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Small retailers poised for growth despite retail squeeze, says e-commerce expert

Contrary to predictions that the days of small retailers are numbered, emerging new technology and shopper values suggests small retailers are well-positioned to thrive in the coming years-unlike the retail middle which will do it tough.

Mark Presnell, Managing Director of Convergence, an Auckland-based e-commerce integration firm says the recent challenges faced by medium-sized retailers like Godfreys and Michael Hill highlight the pressure on the retail middle ground.

“They often lack the scale of mega-stores and the customer focus of smaller businesses, leaving them vulnerable to changing consumer behaviour and rising overheads.”

The demise of the impersonal middle ground, Presnell says, stems from a failure to adapt to the online landscape. Many brick-and-mortar stores prioritise their physical presence at the expense of their online operations, resulting in outdated product listings, inaccurate pricing, stock discrepancies, and poor customer communication.

“This inconsistency breeds frustration for shoppers who want a seamless experience, ultimately driving them back to the convenience and reliability of larger online platforms, or the more tailored service of smaller retailers.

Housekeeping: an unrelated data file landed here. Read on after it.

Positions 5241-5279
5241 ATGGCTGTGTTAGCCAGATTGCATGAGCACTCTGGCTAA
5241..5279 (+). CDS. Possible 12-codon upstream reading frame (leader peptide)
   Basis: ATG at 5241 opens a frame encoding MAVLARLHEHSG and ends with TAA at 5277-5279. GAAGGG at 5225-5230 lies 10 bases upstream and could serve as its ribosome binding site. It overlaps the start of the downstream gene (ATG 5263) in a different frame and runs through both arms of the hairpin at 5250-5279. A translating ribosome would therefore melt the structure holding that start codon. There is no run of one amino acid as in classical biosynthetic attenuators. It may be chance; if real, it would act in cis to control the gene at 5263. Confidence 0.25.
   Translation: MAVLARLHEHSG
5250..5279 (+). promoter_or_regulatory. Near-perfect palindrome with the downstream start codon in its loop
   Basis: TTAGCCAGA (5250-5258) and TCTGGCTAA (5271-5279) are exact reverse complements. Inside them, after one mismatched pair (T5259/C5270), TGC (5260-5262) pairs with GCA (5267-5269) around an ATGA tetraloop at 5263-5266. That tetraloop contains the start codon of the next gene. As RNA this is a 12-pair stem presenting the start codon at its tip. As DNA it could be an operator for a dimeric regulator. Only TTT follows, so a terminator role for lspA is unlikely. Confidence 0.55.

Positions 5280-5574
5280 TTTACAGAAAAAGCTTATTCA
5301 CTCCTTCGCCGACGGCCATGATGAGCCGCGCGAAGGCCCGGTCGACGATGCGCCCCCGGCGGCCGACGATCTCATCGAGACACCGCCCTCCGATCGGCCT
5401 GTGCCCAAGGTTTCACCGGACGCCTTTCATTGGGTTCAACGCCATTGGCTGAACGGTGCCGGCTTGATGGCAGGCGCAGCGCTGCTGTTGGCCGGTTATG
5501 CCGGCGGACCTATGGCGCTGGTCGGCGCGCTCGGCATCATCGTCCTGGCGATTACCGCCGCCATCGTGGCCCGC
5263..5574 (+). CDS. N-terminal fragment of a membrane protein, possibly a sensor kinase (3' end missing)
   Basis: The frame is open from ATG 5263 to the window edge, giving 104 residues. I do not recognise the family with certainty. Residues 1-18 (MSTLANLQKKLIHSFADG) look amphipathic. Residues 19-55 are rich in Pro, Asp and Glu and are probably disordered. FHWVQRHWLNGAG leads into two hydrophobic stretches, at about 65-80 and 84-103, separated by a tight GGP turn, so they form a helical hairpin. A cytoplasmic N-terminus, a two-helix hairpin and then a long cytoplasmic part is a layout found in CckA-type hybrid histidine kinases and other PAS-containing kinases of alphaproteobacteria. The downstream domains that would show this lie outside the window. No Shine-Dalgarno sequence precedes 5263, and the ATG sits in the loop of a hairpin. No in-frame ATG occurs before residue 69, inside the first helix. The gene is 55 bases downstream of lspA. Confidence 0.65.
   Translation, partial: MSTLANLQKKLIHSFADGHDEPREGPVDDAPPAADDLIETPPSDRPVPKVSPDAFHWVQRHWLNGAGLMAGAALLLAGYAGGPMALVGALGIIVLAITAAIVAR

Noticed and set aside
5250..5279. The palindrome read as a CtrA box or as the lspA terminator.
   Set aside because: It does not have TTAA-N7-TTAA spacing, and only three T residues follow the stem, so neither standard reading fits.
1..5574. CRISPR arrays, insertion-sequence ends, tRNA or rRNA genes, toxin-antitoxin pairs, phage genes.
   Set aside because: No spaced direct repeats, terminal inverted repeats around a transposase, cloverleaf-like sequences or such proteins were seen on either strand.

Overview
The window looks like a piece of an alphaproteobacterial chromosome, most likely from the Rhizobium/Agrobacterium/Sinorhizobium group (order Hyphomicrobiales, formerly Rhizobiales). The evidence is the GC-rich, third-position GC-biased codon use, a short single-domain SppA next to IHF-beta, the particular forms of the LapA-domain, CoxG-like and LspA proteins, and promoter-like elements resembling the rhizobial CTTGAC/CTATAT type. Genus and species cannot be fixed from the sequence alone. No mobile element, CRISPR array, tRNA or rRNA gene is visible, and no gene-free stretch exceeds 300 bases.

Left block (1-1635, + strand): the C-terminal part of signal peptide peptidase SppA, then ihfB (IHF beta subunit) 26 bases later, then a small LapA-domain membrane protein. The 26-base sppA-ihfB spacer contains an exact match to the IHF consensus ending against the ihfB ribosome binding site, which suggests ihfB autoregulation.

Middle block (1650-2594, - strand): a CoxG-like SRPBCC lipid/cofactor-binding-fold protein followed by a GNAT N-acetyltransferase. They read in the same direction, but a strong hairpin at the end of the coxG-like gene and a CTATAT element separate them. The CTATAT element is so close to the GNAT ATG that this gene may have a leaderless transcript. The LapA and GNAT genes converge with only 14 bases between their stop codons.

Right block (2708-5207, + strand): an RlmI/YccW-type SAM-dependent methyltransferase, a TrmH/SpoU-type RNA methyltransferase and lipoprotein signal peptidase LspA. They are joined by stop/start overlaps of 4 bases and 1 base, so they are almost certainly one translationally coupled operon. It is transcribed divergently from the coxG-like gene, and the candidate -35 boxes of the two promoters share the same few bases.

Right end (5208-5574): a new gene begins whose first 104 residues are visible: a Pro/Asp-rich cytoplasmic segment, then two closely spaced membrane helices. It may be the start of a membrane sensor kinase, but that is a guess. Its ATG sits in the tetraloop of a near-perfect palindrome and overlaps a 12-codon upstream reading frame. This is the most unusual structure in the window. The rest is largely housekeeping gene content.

“Big-box stores can afford to dedicate significant resources to online operations, which medium businesses often struggle to match. Smaller businesses can now expand beyond, for example Invercargill and go national if not global-they have lower overheads and offer a more intimate experience.”

Presnell says medium retailers will continue to bear the brunt of online shopping.

His advice for retailers in New Zealand is to embrace online and treat it like the future, without compromising on relationship driven personal customer service.

  • Embrace Technology: While transitioning to a quality online presence requires time and investment, neglecting it altogether is a recipe for failure. Presnell says those retailers who are technically challenged should turn to Government programmes and consultants who can help bridge the skills gap and equip retailers with the tools they need to succeed online.
  • Omnichannel Integration: Treating online and in-store operations as separate entities creates unnecessary workload and inconsistency. Integrating these channels can streamline operations and offer convenient options like click-and-collect, further enhancing the customer experience.
  • Community and Collaboration: Networking with other online retailers provides valuable support and learning opportunities. Sharing best practices and collaborating on solutions can empower even the smallest businesses to compete effectively.
  • “The future of retail belongs to those who adapt and innovate,” Presnell says.

    “By embracing technology, prioritising customer service, and building strong online presences, small retailers can not only survive but flourish in the years to come.”

    For more information, visit https://convergence.co.nz/


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